Creating a survey, the right way


Creating a survey, the right way Survey
Table of Contents

What is a survey?

Before getting into designing a survey like a pro, let us first understand what exactly a survey is. Well, you can look at a survey as a questionnaire framed in a way that it gathers structured information or feedback. Most businesses and organizations use surveys to collect data from people/respondents which is then analyzed to derive results and conclusions out of it. Hence, the way you conduct and workout your surveys matters the most.  

From far away, surveys sound pretty easy to conduct and manage. Although, there are some prerequisites that you need to be aware of. In this article we will take a look at those systematic steps and tips needed to conduct a survey in a correct way.  

Exploratory Research Guide

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How to create a survey? A proper step-by-step guide.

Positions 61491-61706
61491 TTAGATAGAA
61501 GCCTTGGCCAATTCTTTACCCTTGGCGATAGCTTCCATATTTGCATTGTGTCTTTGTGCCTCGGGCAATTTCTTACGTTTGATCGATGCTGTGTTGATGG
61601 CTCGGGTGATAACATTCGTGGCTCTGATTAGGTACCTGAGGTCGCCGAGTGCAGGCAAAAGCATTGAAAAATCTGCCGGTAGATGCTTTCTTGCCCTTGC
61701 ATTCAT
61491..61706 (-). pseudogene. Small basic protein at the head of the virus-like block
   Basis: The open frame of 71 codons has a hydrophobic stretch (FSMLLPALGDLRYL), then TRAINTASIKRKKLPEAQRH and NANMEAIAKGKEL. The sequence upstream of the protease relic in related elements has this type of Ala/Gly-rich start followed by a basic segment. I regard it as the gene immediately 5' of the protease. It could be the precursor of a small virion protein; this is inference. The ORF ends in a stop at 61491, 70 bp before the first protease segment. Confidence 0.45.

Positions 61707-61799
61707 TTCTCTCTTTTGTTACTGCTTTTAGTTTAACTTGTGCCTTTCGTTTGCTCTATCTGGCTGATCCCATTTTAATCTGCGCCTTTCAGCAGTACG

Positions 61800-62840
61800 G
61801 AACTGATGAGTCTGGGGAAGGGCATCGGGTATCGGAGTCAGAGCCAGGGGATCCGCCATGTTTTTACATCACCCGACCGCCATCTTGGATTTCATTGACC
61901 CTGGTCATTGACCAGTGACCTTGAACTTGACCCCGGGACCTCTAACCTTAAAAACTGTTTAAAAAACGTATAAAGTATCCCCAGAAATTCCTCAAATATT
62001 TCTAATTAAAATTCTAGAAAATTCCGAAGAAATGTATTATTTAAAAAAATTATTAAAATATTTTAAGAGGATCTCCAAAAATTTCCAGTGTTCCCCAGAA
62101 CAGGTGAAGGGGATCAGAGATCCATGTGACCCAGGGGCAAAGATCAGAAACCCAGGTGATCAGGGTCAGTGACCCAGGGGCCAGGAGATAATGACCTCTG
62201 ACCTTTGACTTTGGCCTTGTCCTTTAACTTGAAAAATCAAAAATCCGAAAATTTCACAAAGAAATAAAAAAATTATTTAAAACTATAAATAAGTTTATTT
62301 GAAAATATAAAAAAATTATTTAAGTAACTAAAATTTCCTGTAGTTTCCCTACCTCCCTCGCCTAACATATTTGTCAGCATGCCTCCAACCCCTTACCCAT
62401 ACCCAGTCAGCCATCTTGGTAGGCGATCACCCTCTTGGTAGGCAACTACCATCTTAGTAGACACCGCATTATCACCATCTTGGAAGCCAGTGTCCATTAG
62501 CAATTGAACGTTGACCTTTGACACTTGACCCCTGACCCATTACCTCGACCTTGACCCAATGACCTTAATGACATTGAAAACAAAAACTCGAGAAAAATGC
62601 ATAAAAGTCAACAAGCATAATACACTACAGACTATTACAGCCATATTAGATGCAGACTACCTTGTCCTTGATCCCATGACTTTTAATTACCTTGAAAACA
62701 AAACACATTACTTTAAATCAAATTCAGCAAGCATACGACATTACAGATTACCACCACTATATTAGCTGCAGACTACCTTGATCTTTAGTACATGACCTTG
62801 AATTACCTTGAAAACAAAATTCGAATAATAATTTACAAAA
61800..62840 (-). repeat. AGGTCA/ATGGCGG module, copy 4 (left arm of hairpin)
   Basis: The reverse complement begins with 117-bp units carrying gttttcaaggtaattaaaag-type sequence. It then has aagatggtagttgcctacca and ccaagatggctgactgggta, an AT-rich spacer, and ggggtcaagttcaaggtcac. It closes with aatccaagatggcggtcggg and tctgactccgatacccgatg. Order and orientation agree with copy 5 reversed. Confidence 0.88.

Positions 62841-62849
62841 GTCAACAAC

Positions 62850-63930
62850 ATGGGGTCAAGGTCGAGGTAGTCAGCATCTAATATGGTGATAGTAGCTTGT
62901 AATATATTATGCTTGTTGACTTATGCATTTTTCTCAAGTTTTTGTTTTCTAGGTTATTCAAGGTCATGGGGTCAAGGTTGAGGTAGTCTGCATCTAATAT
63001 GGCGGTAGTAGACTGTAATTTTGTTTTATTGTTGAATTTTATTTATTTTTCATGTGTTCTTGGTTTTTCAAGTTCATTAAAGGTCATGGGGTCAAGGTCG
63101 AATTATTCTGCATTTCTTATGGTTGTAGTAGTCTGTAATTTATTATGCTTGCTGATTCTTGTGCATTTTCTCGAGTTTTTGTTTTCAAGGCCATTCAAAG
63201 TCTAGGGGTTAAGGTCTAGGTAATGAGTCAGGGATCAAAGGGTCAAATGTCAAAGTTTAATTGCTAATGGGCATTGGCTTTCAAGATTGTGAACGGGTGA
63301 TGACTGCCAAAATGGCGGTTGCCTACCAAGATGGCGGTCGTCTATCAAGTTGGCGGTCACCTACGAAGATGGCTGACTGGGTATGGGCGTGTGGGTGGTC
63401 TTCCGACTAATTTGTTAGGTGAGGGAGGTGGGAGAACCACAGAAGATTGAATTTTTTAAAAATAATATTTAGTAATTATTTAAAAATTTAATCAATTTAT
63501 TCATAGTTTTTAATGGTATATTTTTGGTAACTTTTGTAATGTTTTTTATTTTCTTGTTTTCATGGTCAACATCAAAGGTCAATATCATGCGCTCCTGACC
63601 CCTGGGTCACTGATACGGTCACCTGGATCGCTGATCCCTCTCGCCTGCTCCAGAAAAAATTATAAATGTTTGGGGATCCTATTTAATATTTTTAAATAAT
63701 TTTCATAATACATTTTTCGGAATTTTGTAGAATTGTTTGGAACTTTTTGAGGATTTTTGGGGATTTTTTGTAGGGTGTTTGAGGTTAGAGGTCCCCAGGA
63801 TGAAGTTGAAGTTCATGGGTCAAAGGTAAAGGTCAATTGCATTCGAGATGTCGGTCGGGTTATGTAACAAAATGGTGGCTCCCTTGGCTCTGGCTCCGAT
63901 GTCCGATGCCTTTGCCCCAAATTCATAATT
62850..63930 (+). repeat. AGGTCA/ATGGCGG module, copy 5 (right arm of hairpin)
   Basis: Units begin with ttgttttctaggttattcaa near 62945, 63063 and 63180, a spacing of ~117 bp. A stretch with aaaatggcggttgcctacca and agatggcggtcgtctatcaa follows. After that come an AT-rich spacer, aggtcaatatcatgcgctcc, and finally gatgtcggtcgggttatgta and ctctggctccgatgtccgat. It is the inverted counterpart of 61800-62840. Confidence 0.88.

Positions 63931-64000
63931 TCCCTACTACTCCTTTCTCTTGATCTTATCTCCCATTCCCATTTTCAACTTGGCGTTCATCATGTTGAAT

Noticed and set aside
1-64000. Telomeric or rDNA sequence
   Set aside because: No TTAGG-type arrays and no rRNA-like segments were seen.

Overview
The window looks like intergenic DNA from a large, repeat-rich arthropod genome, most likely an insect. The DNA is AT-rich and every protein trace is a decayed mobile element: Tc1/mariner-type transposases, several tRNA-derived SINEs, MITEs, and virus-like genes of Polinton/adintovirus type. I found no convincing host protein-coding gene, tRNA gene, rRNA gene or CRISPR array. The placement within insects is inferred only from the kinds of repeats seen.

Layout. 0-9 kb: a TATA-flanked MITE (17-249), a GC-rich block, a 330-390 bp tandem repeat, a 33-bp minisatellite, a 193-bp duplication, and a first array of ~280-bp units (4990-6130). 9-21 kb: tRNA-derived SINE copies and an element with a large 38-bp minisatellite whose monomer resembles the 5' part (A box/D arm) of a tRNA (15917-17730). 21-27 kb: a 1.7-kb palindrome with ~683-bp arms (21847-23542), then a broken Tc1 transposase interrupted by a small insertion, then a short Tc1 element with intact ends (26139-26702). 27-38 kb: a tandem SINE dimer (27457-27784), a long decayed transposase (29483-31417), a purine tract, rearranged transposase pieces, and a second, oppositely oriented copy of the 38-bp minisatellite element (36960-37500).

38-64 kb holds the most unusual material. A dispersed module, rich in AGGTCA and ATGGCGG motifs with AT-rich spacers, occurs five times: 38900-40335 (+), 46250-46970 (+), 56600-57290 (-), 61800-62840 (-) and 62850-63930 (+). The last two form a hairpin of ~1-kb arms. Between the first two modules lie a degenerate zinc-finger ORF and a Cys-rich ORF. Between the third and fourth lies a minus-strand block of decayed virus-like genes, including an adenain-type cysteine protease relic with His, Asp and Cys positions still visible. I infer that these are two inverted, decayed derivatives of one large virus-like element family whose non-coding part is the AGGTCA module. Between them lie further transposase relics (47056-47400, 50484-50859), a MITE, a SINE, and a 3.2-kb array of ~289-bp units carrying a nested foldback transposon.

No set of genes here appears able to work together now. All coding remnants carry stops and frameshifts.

Conducting a survey is a task when you are rooting for quality data and meaningful accurate insights. Hence it is important that you know every step of conducting a survey. And we got you covered for that one. Here are the steps to conduct an effective survey:  

  • Define a purpose   

Every survey has a purpose. Be it for just mass data collection about a topic, gathering feedback from the customer, employee satisfaction status and so on. The point being even before you sit down to frame a survey, you need to affirm a topic or a purpose first.  

The purpose of a survey is nothing but what your survey will do for you. The topic of a survey represents its purpose. So, for instance, your purpose can be “We want to know what our customers think of our newly launched product.” This becomes your survey purpose and you will design the survey questions around it. Topic name for the same could be “Customer feedback survey” or “Product feedback survey”.